# Working with million by million matrices?

Hi,

Is anyone here working with (sparse) matrices of size million by million? If so, I would like to know what software you use and any special techniques employed.

PS: I am currently working a project where I need to find eigen value of huge matrices. The best I have been able to do so far, is with Matlab for sparse matrix with size around 5x105 by 5x105.

Pythagorean
Gold Member
More important, I think, is what OS and hardware you're running. Here's what MATLAB says about that for their software:

http://www.mathworks.com/support/tech-notes/1100/1110.html

looks like an 8TB system can't even do what you're trying, your total elements are going to be 25e25!!!! 8TB system maxes at 2.8e14

Mark44
Mentor
Pythagorean, you might have missed that the OP said "sparse matrix".

I did a web search using "sparse matrix eigenvalue" and got a lot of hits, including a matlab toolbox utility for finding eigenvalues in sparse matrices.

Pythagorean
Gold Member
Ah, good catch. In that case, from scratch, you could simply model the full matrix by making a smaller matrix of positions that represent the horizontal and vertical component of the non-zero elements with a value (thus a 3xn matrix where n is the number of non-zero elements)

If it's a symmetric matrix (the element in 2,1 is the same as 2,1) then you only need to worry about the diagonal and the upper (or lower triangle).

You'd have to figure out an algorithm to find the eigenvalues from these position vectors.

Hi,

Thanks a lot for your replies! I am using sparse matrices and iterative algorithms to find the eigen value. But I run into issues with regards to memory and also the convergence time for the algorithm, when the matrix becomes too large.

So I was wondering if any one used specialized stuff (like parallel programming in Matlab) or used a different language entirely. Am I the only one doing this? :)

Pythagorean
Gold Member
I use parfor loops. That won't help with memory though. All parfor loops do is wide processor bandwidth. I assume that's true of most of the parallel programming tools.

If you're running out of RAM, you will most likely find the solution in your algorithm.

How are you representing your sparse matrix, what's the line look like when you pre-allocate or define it?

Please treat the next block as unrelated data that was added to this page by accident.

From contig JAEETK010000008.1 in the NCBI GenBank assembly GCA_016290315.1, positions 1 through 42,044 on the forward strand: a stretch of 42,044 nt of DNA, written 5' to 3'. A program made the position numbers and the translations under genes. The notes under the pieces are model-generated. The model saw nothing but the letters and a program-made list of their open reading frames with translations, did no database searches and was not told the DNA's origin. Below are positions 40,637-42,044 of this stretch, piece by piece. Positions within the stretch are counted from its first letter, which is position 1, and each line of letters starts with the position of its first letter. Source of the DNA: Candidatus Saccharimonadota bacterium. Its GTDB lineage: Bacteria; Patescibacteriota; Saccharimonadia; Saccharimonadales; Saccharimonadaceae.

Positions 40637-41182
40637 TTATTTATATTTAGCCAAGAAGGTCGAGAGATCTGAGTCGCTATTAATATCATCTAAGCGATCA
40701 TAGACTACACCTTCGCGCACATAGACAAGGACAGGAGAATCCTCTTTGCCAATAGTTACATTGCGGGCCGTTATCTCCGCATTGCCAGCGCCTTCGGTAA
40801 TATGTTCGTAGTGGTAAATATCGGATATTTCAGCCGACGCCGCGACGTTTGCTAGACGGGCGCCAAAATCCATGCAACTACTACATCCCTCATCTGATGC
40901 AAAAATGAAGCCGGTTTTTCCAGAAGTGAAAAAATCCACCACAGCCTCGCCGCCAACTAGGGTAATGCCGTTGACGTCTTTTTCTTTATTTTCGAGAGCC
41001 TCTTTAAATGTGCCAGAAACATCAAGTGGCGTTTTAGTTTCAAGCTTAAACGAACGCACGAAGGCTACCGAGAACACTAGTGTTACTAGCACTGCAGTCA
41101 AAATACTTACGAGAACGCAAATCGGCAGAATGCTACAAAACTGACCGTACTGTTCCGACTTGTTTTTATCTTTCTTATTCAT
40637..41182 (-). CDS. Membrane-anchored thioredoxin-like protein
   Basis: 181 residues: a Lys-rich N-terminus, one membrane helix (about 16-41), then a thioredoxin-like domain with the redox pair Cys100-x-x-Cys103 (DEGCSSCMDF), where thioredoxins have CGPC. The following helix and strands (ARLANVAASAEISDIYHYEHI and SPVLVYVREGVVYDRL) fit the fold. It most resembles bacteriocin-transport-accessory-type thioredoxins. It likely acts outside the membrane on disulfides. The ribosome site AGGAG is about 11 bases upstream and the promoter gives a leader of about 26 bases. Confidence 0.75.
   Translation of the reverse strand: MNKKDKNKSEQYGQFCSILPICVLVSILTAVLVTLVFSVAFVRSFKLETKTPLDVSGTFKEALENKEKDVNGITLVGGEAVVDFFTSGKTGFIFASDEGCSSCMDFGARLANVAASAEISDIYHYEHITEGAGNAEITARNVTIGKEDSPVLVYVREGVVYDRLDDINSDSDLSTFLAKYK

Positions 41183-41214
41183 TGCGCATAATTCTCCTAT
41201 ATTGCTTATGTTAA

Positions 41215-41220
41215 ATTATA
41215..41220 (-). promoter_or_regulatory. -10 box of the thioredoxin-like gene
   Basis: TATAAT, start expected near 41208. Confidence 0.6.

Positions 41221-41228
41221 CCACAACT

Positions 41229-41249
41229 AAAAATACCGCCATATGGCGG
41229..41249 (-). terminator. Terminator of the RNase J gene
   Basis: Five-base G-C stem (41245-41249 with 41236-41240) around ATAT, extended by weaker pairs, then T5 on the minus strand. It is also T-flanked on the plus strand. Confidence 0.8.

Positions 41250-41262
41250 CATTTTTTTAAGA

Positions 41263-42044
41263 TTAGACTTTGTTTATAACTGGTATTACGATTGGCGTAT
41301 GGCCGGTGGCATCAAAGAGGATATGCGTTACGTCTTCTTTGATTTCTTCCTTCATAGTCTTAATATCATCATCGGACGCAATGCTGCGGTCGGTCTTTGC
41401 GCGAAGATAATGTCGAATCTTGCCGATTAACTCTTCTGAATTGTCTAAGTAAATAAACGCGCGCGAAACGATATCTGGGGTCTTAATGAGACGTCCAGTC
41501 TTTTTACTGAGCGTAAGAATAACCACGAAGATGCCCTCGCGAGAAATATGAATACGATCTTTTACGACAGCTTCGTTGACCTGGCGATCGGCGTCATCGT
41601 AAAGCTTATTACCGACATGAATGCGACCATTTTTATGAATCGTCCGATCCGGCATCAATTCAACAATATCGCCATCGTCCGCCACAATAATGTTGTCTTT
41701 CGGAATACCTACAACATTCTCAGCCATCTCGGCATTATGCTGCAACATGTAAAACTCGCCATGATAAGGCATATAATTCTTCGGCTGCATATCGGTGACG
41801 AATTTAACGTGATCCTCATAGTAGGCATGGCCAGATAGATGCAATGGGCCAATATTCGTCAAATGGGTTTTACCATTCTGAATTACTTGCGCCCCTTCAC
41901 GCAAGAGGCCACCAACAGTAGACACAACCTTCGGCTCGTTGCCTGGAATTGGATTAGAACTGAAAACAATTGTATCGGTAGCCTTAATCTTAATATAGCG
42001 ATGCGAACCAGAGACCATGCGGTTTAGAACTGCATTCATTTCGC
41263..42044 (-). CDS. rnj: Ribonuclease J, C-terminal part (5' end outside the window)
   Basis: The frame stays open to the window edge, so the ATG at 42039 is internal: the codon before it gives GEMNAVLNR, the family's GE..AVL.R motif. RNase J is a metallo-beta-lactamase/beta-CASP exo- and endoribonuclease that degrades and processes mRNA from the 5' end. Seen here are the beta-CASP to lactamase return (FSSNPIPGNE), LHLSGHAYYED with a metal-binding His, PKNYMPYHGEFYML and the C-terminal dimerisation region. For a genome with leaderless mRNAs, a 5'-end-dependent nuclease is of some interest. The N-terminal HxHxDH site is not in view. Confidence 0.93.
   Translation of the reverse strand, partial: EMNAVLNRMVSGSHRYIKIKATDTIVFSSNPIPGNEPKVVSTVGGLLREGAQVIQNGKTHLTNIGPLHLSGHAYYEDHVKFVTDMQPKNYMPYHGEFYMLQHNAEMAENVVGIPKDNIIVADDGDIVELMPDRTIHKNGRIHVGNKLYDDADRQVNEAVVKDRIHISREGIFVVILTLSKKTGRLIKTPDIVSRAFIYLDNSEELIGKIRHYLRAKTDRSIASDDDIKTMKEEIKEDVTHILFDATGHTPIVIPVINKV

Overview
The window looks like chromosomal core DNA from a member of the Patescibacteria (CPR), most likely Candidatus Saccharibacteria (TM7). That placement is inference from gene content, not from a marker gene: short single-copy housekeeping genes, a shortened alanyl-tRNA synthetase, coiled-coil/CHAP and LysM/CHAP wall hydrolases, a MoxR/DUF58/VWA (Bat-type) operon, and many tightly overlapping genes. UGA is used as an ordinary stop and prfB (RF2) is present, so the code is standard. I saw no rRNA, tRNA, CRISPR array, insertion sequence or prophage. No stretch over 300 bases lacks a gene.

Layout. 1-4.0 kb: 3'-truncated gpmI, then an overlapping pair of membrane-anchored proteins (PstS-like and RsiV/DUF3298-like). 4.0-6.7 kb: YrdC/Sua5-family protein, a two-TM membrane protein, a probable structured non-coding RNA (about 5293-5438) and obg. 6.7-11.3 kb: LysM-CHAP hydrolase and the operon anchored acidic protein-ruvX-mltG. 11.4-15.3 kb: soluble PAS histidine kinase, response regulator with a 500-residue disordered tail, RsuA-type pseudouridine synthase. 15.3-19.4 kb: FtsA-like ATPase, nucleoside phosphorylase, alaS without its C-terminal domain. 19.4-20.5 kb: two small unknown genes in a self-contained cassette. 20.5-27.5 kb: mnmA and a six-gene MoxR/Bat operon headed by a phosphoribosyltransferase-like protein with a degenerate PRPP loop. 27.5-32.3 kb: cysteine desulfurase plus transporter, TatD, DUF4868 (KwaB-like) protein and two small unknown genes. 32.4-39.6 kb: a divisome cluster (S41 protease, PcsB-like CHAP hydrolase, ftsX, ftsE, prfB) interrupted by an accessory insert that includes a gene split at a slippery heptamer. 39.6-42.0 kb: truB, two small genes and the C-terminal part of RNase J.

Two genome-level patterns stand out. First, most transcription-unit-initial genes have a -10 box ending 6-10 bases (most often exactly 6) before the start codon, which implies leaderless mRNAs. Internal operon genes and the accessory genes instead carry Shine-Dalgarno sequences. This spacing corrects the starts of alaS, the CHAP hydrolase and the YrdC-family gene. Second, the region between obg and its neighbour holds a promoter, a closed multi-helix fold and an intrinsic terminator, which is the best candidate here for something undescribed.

You can try this at the command prompt:

profile on
(then run your code, let it error out)
profile off
profile view

that should open up a profile viewer that tells you where you code may be having trouble based on execution times.

AlephZero
Homework Helper
The key thing here is using most approproate eigensolution algorithm for the type of matrix you have and the number of eigenvalues/vectors you want. What programming language you use is a fairly minor issue. The speed up between the "best" algorithm and an unsuitable one could be several orders of magnitude, not the factor of 2 or 3 you might get from parallelizing the code on a quad core PC.

You haven't told us enough about the problem to give any specific sugesstions, but this looks like a reasonable overview of several software libraries: http://www.grycap.upv.es/slepc/documentation/reports/str6.pdf

Thanks for the suggestions. Will check it out.

I am trying to find a steady state solution (i.e the eigen vector with eigen value 0 of the matrix). So I am trying to get only one eigen vector. I am using the JDQR algorithm and code from this website

http://www.win.tue.nl/casa/research/topics/jd/software.html [Broken]

With eigs I can go upto matrix sizes of 10^4 x 10^4. With this algorithm I have been successful up to size of 10^6 x 10^6. But after this it take a long time (may be weeks) for the program to converge.

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AlephZero
Homework Helper
You probably need to experiment to find the best restart strategy, and a good preconditioning matrix (if possible).